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Should I Buy a Switch in 2023?

It’s that time of year where we look at what each console has to offer going forward. What is the back catalogue like? How much do you have to look forward to? What is the tech like for today’s shrewd gamer? If you’re looking to buy a new console for Christmas or in the New Year – these are the articles for you. Is it worth buying a Switch in 2023?


The Switch is an absolute mystery. Offering up bundles of Nintendo-themed fun, it is long in the tooth and third-party support is almost always better on the newer consoles.

But the games are there. If you’re happy to put hundreds of hours into individual titles, 2023 is looking like a bumper year. You will have no problem at all filling your time.

The elephant in the room is still the console’s age, its technical output and the distinct possibility that Nintendo could announce a successor at any time.

And so the situation comes entirely down to use-scenario. Want a Nintendo Switch? Know exactly why you want it? Will naff graphics annoy the hell out of you? These are all questions worth answering before you fork over your money.

Switch Games in 2023

The Nintendo Switch games start coming in January and they don’t stop coming for months – and that’s just what has been announced. You can expect the second half of the year to have at least a few surprises.

In January Fire Emblem Engage hits shelves, followed by Kirby’s Return to Dream Land Deluxe in February. The Advance Wars remasters could be released at any time.

The Legend of Zelda: Tears of the Kingdom and Pikmin 4 will also be hitting Switch over the coming year.

Now granted, a couple of these are remasters/remakes, so mileage may vary. But Fire Emblem, Legend of Zelda and Pikmin 4 alone are big hitters that’ll keep you busy for hundreds of hours. Equally, if you’re only coming to Switch now, you can add years of titles to the catalogue, including major entries in the Legend of Zelda, Mario, Super Smash and Mario Kart franchises.

Don’t expect major releases from big third-party companies. And if they arrive, they may be only playable over the cloud – meaning you must play them over the internet.

But if the first party stuff is for you – and believe me, you won’t be alone – then you can’t go wrong. With each passing year, the Switch catalogue becomes more attractive – and more expensive. Games don’t really come down in price, so take that into account when you’re looking to buy.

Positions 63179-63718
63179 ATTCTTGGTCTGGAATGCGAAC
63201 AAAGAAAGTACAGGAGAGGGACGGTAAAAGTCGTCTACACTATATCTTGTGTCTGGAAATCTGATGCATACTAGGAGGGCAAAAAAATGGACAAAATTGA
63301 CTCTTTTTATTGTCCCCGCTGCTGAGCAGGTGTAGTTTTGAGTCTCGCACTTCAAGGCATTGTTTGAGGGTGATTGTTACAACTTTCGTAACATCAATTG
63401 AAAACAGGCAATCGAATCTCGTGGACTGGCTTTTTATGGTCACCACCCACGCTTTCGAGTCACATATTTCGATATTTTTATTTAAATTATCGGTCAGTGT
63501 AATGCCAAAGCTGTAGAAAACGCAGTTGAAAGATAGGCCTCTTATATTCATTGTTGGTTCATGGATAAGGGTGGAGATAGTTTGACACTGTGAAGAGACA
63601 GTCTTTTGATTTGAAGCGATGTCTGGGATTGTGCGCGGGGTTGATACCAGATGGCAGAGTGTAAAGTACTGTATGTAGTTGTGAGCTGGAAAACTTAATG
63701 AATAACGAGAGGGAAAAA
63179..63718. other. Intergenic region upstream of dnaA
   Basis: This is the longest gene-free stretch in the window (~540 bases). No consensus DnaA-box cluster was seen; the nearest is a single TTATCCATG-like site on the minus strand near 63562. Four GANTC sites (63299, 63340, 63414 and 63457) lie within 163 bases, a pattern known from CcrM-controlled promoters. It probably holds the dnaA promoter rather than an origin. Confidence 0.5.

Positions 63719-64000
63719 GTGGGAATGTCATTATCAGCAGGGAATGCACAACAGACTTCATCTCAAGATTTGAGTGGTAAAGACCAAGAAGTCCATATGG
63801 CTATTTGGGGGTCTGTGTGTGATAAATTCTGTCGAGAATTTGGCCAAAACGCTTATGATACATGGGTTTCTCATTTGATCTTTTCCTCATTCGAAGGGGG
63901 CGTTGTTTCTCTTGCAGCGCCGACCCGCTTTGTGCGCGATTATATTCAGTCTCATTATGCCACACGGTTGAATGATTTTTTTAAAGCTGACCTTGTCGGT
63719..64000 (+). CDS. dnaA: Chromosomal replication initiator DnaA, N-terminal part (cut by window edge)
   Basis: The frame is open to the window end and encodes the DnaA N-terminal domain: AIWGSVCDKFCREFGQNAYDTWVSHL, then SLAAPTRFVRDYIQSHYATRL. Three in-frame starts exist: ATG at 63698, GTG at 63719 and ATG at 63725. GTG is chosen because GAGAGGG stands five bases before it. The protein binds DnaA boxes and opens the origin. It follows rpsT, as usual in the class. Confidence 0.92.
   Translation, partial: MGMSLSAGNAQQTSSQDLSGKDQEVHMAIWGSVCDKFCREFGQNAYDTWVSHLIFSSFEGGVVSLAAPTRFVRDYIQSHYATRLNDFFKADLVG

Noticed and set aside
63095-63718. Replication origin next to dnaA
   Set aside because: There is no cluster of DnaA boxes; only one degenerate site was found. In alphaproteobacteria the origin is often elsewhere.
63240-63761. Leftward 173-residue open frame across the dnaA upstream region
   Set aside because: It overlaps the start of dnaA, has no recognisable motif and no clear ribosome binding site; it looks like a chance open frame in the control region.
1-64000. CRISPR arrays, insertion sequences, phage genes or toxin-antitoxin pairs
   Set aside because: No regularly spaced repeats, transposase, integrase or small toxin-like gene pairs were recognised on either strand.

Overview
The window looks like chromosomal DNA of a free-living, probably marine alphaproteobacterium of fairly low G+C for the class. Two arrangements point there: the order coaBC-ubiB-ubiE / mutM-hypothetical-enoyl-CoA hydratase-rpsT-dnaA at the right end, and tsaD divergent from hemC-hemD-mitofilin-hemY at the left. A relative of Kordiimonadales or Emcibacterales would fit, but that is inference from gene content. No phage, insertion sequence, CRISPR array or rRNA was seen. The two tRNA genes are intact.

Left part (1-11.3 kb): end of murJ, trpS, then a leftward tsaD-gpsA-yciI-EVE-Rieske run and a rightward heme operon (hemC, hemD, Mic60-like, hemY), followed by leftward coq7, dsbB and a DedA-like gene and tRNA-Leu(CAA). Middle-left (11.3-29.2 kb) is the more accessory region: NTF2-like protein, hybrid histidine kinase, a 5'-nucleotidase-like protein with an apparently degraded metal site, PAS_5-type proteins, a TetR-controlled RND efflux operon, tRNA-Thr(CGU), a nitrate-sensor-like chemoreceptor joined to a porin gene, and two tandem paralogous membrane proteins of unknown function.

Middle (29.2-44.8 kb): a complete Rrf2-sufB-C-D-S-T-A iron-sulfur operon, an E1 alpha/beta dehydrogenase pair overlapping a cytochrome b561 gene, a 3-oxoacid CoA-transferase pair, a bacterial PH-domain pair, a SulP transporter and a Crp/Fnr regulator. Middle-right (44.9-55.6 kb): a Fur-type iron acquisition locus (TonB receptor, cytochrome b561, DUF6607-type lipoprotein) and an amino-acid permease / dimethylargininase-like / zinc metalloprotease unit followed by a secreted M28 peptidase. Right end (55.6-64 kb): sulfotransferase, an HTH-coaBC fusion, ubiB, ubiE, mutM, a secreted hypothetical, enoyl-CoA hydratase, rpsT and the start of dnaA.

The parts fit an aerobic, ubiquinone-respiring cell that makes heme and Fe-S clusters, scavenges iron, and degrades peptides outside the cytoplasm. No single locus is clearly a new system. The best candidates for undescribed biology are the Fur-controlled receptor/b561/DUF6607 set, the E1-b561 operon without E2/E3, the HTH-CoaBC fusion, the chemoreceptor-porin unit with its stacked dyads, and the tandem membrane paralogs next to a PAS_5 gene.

Showing Its Age

But it’s impossible to get away from the fact that the Switch is old now. And it wasn’t particularly snazzy at release.

Yes, its major gimmick is that it is both a console and a handheld, and that covers up a multitude of sins. If you’re the sort of person that likes to play when there isn’t a TV (or internet) around, then the conversation ends here. There’s nothing else for you, short of mobile games or emulation on your phone. Those are viable options, but not particularly sexy underneath the Christmas tree.

Outside of mobile gaming though, the Switch is more than showing its age. It was released in 2017, meaning it’s at the tail-end of its lifespan. While the majority of TVs sold today output in 4k and HDR, Nintendo offer neither. And that’s not just about pretty colours and sharp picture – it doesn’t take much searching to see what graphical compromises have to be made to even get a game on card. That means lower framerates for things happening in the background. It means buggy ports that look like a shadow of what appears on other consoles.

Your ten-year-old will probably be thrilled with Mario and Zelda – especially in light of the upcoming Mario film that’ll be out in the coming year. But he might ask why Fortnite doesn’t look as graphically nice as on his big brother’s PlayStation 5 – or on his phone.

Older kids or those with more discerning tastes should probably hold off. There have been rumours about a new or more powerful Switch for years. This isn’t without its concerns. You might wait and the improved device doesn’t happen, in which case why did you wait? Or it comes out and none of the Switch stuff is compatible with the new device – a genuine concern when it comes to Nintendo.


Should you buy a Nintendo Switch for 2023? The answer is complicated. Unlike the other consoles, which are easy to recommend for their newness, the Switch has one foot firmly placed in the middle of the 2010s.

But that’s no reason not to buy. Switch has a great catalogue, and if you have the cash to splash out on releases new and old, you can’t go wrong. But don’t expect it to last five years. If you buy a console this year, a new one could be up for grabs as soon as next Christmas. And you don’t know whether your purchases will cross over.


Article By

blank Mat Growcott has been a long-time member of the gaming press. He's written two books and a web series, and doesn't have nearly enough time to play the games he writes about.

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Twitter: @matgrowcott